Flipping our journal Ophthalmic Research in 2021 has proven to be anything but shortsighted. We kicked off our own Open Access Week with an internal event, a Best-in-Class example, and a pub quiz.
The journal’s success as one that “flipped” – that is, converted – from the subscription business model to Open Access (OA) shows that OA was clearly the right move, as Editor-in-Chief Dr. Hendrik Scholl told staff during a company event for International Open Access Week. Dr. Scholl is currently the director of the Institute of Molecular and Clinical Ophthalmology Basel (IOB) and Chair of the Department of Ophthalmology of the University of Basel, with an array of international experience in the field.
During OA Week, academic and research communities around the world engage with OA, and advancing OA is a major priority for us too. So, for the first time, we hosted our own Karger Publishers community event for OA Week with two parts, both virtual: First, in an informal interview, Dr. Scholl shared his experiences helping to lead the journal’s transformation into OA. Next, we employees tested our knowledge and learned more about OA and Open Science in a “pub quiz” competition that was beer-free but fun and challenging.
Reaching More Communities through Open Access
OA is a rapidly expanding way of publishing that makes journal articles immediately and permanently free for everyone to read, share and re-use. Limits on commercial re-use or other restrictions may apply depending on the type of license used. To cover publication costs, authors or their research funders or institutions typically cover the costs of publication, in contrast with the subscription model under which readers pay for access. With OA, many more people can read publications much more quickly, to the benefit of individuals, researchers, practitioners, policy-makers and others.
Flipping is one way to speed up the transition to OA. But it can also carry risks – for example, losing authors who submit papers, as Karger Publishers CEO Daniel Ebneter explained while interviewing Dr. Scholl.
But for Ophthalmic Research, just the opposite happened: The journal was handling a high number of submissions during the pandemic, as many academic publications were. As is often anticipated after flipping, submissions indeed dipped, though the dent was manageable – down to roughly pre-pandemic numbers. After only a few months, however, they had ballooned back to near-record levels. “The outcome was excellent,” Dr. Scholl reported.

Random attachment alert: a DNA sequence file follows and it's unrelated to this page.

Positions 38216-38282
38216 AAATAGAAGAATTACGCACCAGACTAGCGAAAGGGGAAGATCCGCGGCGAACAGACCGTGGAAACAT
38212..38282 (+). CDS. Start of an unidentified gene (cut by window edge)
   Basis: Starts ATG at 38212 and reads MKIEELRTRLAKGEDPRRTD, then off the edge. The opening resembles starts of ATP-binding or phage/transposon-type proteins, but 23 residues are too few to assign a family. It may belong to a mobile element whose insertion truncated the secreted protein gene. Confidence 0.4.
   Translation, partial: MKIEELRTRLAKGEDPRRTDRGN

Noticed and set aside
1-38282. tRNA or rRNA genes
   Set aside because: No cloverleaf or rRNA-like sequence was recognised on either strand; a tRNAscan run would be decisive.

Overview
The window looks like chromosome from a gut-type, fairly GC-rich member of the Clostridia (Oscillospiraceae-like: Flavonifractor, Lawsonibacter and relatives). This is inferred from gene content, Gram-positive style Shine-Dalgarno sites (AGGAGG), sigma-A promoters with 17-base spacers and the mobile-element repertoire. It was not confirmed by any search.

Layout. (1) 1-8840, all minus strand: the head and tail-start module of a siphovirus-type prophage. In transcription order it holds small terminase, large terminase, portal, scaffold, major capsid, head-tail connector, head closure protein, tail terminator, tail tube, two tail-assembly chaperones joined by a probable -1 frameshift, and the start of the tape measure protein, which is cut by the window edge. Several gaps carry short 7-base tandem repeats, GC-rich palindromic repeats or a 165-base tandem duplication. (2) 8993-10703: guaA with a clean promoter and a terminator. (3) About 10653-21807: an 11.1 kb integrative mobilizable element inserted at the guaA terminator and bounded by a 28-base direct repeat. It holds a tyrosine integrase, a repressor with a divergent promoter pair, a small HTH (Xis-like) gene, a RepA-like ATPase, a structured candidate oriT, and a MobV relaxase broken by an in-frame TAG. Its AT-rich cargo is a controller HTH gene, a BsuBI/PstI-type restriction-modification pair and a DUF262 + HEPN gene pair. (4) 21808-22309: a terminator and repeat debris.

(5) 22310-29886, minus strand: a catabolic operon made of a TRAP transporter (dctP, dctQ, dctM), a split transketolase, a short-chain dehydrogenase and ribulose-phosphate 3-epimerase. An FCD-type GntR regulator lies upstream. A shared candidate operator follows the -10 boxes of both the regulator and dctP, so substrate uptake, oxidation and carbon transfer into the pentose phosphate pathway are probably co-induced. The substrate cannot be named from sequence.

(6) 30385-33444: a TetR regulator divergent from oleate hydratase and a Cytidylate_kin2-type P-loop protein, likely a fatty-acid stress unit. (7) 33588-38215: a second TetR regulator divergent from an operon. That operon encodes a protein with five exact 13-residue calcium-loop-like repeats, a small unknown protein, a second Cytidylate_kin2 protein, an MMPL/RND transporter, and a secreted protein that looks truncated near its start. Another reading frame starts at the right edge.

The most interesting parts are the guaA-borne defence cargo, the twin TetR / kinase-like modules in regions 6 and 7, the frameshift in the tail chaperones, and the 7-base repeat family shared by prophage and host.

Not only did submissions rise, but use of the articles, measured in clicks, soared. That was a more anticipated but no less delightful development – evidence that OA can increase the visibility of articles, allowing research to achieve greater impact.
Such visibility was one of Dr. Scholl’s and his colleagues’ top reasons for making the leap to OA. Another was to be a leader in the ophthalmology subject area, in which only about 20% of journals were fully OA. “Flipping to OA would mean we would join that… forefront of journals that would be OA. And we felt that would be a competitive advantage.”
To Flip or Not to Flip? Some Advice
What advice might Dr. Scholl have for leaders of journals who are considering flipping to OA? For one, they should be sure to work with a professional publisher they can rely on, with whom there is a good rapport and teamwork, and that has the experience to handle the technical challenges of flipping.
As for concerns that OA may exclude promising authors who can’t afford Article Processing Charges (APCs) – especially in disciplines with less funding – Dr. Scholl pointed out that publishers may have programs to cover those costs. Our program to waive or discount APCs for authors in need gave him confidence that authors submitting a paper with excellent science will have a fair chance to publish it, he said.
Open communication with associate editors and editorial board members is also crucial, Dr. Scholl emphasized. If everyone understands the vision of greater and quicker visibility and other potential benefits from OA, they can better manage to weather any challenges that may come with flipping.
The Need for Speed – and Peer Review
Taking a step back to consider OA and Open Science more broadly, Mr. Ebneter and Dr. Scholl spoke about the trending use of preprints, which are scientific papers before peer review or editing. While speed is generally very welcome, one drawback is the difficulty for scientists to recognize if what they’re reading is validated data. We, the publisher and journal, provide an extremely valuable service, Dr. Scholl said – we give authors feedback and help them improve their work and moreover we produce articles that are not only nicer and easier to digest thanks to services like editing, but also guaranteed to be validated through peer review.
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